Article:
But since a student only has to get about half of the questions correct, missing some of the more difficult ones will not keep him or her from passing.

The fact that some students cannot even get close to half correct after re-taking the test five times says pretty clearly that they have not been taught the skills that the state standards expect. Sadly, in Texas today, about 30,000 high school students fall into this category.

Instead of hearing about the importance of them walking the stage in May, we should be spending more time, effort and legislation on providing these students remedial help and tutoring. I would rather know that the student walking the stage has the skills needed for post-secondary or job success – skills that the state of Texas promised her before she graduated and received that diploma.


The big question is why students who cannot pass the exam might be receiving passing grades in the classroom. Testing and accountability started as a way to determine whether students are actually learning the required skills in a classroom.

I know classroom grades tell an important part of the story, but we must also have that independent cross-check that is the same for all students. That kind of test tells us if what is going on in the classroom actually translates to knowing the expected state standards. That's where the state test comes in.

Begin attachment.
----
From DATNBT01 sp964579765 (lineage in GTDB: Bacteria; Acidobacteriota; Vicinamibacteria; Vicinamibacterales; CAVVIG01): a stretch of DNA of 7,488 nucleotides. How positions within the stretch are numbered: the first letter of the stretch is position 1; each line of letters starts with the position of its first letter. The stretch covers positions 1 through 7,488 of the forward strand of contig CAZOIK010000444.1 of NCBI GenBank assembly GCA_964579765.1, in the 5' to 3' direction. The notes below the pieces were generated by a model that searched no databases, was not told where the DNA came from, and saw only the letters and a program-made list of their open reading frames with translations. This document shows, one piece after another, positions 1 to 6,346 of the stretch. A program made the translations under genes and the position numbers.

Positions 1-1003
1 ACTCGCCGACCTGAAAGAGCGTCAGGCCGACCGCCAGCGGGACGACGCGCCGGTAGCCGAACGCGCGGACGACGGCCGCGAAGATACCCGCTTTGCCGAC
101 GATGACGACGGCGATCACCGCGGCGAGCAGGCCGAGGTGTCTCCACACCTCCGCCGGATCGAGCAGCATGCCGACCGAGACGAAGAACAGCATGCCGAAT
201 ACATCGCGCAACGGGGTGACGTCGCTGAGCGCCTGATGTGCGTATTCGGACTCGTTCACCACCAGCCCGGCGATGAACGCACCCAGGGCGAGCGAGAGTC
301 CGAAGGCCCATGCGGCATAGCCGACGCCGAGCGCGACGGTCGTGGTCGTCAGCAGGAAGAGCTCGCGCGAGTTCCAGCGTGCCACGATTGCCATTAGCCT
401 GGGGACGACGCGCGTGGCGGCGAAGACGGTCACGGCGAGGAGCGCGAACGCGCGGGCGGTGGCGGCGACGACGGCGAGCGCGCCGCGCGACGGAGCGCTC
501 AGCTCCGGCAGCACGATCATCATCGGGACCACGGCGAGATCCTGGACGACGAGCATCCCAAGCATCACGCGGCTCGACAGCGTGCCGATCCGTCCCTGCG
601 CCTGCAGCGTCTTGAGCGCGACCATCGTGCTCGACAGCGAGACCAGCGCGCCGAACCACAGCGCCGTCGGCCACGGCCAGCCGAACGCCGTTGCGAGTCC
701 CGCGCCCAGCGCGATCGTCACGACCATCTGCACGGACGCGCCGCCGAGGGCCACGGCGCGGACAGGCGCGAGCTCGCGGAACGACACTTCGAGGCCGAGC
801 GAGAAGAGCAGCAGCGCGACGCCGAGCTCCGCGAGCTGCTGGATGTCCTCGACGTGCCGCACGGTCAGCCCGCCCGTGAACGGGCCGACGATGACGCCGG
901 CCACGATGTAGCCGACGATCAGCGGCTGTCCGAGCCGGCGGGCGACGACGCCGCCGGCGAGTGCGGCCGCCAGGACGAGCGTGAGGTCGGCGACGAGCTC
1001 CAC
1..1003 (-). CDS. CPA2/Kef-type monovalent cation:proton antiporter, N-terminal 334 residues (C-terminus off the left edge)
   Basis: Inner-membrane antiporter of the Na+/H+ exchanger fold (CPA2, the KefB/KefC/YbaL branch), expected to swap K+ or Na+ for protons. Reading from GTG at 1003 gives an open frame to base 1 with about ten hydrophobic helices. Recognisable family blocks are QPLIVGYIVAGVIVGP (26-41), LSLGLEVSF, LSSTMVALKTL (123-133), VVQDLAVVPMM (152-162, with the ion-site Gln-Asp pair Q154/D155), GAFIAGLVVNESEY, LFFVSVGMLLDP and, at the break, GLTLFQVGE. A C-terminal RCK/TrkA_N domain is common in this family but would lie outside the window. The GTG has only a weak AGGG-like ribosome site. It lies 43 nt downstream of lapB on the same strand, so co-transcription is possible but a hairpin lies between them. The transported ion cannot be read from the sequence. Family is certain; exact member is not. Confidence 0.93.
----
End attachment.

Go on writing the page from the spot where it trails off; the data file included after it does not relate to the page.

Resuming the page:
Bobby Kennedy raised the issue of comparability as a senator when the original Elementary and Secondary Education Act was being created 50 years ago in 1965. He quizzed educators about whether there was some way to test how well students were grasping critical information. 

Nationally, the pivotal A Nation at Risk report showed in the early 1980s that American students were coming up short in fundamental subjects like reading and math even though classroom grades did not reveal that.  What's more, businesses and colleges were saying in states like Texas that students were graduating with good grades, but they could not do the work required of them.

That disconnection led states to look at classroom expectations. Was the school expecting the same level of work that the state standards require?  And does the school have the same expectations for every student?

As we consider what now is expected of Texas students, is there anything in the standards mentioned above that we don’t think students should know?  And don't we want to cross-check whether they know it?